Kidney Stones in Dogs: What You Need to Know

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Kidney stones form in dogs for a few different reasons. The different causes ultimately predict which type of nephro (kidney) + lith (stone) is most likely to form. And the type of stone affects what treatments might help. Dogs with small kidney stones really may show no signs at all. Kidney stones may show up on x-rays of the belly that are being taken for unrelated reasons, as a so called “incidental finding.” For instance, they may be discovered when you think your pooch may have eaten something he shouldn’t have, like one of your favorite earrings. (Your vet found a stone, all right, but not the missing diamond you were seeking.) Since kidney stones don’t seem to cause dogs as much pain as they do for people, why worry about them at all?

Why are kidney stones in dogs important?
A kidney stone that allows normal urine flow out may be one that your vet watches closely, but ultimately leaves untreated. However, if the stone gets very large, or if little pieces break off and lodge in the ureter (the long narrow tube that connects each kidney to the urinary bladder) it becomes a ureterolith, and is likely very painful. Kidney colic, signaled by abdominal pain, discomfort and even vomiting, may result; the kidney may also swell and become damaged. If this should happen simultaneously to each kidney, and the blockage persists, your dog will likely become critically ill from the disrupted flow of urine. For these reasons, if you think your pet’s abdomen is painful, or his urinations change in any way, please contact your vet right away. A urinary obstruction is a life threatening emergency that must be treated!

Signs of kidney stones in dogs
The signs and symptoms of kidney stones could include:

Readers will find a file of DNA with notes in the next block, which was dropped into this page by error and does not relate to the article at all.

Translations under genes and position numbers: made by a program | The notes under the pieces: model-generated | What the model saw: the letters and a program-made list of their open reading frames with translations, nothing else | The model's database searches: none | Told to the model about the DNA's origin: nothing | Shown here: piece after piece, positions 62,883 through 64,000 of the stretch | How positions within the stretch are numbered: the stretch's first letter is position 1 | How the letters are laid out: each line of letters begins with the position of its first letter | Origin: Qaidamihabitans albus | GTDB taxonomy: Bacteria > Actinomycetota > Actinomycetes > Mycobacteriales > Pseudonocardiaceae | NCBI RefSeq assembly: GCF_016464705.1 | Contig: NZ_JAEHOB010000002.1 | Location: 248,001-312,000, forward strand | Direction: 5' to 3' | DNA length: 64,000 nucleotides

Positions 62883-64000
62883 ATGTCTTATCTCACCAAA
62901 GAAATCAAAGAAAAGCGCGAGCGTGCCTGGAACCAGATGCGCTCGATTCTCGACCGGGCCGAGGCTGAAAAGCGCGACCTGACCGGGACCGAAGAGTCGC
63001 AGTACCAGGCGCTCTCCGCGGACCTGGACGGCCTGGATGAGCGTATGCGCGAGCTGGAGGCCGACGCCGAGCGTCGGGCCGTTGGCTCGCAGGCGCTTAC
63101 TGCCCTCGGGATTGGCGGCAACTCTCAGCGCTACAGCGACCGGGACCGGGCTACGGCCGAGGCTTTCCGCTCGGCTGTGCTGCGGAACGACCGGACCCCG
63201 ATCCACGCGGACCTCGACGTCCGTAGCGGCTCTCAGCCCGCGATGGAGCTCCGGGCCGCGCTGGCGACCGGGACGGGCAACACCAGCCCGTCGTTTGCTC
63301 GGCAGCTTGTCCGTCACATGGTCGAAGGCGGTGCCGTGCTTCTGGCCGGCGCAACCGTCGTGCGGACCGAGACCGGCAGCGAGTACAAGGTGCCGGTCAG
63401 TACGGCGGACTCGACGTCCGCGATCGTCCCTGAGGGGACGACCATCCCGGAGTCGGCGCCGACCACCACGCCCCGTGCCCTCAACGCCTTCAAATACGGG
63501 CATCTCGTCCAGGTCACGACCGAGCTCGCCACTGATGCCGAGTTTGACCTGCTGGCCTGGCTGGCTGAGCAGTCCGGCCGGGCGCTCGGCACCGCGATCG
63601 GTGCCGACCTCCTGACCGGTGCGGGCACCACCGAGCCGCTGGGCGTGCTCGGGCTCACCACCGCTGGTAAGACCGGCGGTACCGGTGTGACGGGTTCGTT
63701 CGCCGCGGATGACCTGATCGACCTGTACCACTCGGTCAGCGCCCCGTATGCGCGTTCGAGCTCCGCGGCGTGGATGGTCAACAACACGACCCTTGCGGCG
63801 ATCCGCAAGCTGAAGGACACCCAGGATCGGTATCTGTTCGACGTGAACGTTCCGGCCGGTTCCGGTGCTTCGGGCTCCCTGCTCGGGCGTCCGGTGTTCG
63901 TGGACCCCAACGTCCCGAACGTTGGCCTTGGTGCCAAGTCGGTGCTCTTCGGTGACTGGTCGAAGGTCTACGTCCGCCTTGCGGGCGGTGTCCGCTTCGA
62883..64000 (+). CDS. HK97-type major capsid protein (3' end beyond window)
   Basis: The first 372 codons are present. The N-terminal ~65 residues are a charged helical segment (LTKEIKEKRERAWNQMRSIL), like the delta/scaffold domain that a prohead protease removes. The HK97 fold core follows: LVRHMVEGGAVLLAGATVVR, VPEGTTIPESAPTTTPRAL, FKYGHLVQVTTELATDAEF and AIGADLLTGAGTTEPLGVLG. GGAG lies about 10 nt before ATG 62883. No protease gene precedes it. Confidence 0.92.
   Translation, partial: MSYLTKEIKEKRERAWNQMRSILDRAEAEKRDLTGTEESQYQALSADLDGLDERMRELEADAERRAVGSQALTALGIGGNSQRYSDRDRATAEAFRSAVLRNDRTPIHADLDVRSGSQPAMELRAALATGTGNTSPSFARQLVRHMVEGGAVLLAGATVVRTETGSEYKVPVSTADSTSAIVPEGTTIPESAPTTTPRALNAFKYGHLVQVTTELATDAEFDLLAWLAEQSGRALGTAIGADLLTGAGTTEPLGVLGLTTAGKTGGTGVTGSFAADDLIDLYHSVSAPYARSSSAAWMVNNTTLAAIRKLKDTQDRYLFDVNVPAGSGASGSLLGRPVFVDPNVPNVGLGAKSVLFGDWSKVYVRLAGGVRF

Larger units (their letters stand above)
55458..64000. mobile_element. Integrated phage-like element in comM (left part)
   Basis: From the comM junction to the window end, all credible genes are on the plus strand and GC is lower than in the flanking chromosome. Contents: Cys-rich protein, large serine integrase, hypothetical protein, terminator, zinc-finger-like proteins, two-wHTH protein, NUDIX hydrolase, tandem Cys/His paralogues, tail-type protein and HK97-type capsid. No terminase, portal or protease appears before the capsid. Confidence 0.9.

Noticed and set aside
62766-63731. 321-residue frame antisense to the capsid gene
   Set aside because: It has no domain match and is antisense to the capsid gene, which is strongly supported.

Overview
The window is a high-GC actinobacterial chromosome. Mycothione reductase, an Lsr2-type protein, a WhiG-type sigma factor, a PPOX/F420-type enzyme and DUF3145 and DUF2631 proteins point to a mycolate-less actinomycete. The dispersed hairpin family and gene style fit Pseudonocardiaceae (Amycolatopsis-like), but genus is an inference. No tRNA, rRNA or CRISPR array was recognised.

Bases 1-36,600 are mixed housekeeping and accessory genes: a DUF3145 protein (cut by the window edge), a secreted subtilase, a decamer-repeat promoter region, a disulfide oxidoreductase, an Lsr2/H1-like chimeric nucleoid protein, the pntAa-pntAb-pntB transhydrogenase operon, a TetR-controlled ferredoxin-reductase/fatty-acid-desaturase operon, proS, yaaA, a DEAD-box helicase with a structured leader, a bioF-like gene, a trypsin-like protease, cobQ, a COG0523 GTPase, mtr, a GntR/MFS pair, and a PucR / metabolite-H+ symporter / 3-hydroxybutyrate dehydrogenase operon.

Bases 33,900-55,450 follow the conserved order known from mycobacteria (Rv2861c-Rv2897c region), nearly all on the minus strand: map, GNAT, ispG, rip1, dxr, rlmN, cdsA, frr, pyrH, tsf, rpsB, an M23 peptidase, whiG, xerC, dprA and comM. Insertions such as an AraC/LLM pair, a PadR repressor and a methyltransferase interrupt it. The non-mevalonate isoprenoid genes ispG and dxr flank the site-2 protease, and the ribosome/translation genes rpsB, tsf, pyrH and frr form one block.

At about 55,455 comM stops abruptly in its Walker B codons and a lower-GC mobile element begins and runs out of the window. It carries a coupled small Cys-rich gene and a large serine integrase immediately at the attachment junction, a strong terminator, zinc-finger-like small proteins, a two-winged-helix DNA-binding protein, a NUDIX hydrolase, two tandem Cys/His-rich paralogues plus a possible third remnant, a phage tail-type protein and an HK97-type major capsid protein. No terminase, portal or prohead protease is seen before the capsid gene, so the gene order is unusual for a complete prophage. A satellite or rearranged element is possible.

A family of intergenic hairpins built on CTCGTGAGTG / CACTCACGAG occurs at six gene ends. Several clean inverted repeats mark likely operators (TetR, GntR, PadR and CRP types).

Causes and types of kidney stones
Metabolic kidney stones, those stones formed due to some blood or urinary imbalance, are a bit more common in dogs than are stones caused by infection1. Female dogs outnumber males when it comes to stones2, and there are certain dogs and certain dog breeds that seem to be “stone formers.” They may form stones multiple times, despite ordinary precautions being taken to prevent them. Calcium oxalate is one of the most common types of kidney stones, and is common in the bladder, too.  

Stones that form in the bladder or kidney because of chronic bacterial infection are usually struvite. The stone components are magnesium, ammonium and phosphate.

Some dog breeds with an increased risk of kidney stones are listed here2:

Diagnosis of kidney stones
Struvite and oxalate stones usually show up readily on plain radiographs, but small stones may be hidden by whatever else is in your dog’s belly. Certain stones don’t consistently image well either, especially urate stones, which are common in Dalmatian dogs, so simple x-rays may not give enough information. Once it’s found, predicting the stone type is challenging, so your vet will need some diagnostic aids to help with that. She will want to do some tests to see what impact the stone(s) may be having on your dog’s kidney health, and whether other conditions may be present that might increase the risk of stones.

If a kidney stone is suspected, or already diagnosed, your vet will likely want to have a minimum data base to start from, consisting of these tests:

  • Complete blood count (CBC)— Low red blood cells (anemia) or high white blood cells are important findings
  • Blood chemistry with electrolytes— Testing for evidence of kidney disease and risk factors for stone formation
  • Urinalysis— The urine quality may predict kidney disease and help identify white blood cells and red blood cells that suggest bacterial infection, or crystals that may help predict stone type
  • Urine culture with susceptibility— Identifies bacterial infection and best antibiotic choice(s)
  • Abdominal radiographs (x-rays)— to examine the size and shape of the kidneys and look for urinary stones